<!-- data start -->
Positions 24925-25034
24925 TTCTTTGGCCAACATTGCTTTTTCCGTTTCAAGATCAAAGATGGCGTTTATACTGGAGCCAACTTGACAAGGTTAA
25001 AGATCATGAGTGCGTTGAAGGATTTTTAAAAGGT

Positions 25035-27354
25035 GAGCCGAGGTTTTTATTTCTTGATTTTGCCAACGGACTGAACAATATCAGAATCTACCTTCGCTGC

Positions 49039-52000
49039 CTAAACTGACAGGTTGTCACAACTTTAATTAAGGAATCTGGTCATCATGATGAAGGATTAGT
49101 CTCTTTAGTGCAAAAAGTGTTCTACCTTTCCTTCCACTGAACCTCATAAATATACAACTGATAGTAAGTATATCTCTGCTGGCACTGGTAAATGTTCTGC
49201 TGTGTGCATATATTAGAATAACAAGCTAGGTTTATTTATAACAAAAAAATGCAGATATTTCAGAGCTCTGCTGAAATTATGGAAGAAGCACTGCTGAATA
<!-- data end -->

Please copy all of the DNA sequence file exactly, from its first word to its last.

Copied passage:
Positions 24925-25034
24925 TTCTTTGGCCAACATTGCTTTTTCCGTTTCAAGATCAAAGATGGCGTTTATACTGGAGCCAACTTGACAAGGTTAA
25001 AGATCATGAGTGCGTTGAAGGATTTTTAAAAGGT

Positions 25035-27354
25035 GAGCCGAGGTTTTTATTTCTTGATTTTGCCAACGGACTGAACAATATCAGAATCTACCTTCGCTGC

Positions 49039-52000
49039 CTAAACTGACAGGTTGTCACAACTTTAATTAAGGAATCTGGTCATCATGATGAAGGATTAGT
49101 CTCTTTAGTGCAAAAAGTGTTCTACCTTTCCTTCCACTGAACCTCATAAATATACAACTGATAGTAAGTATATCTCTGCTGGCACTGGTAAATGTTCTGC
49201 TGTGTGCATATATTAGAATAACAAGCTAGGTTTATTTATAACAAAAAAATGCAGATATTTCAGAGCTCTGCTGAAATTATGGAAGAAGCACTGCTGAATA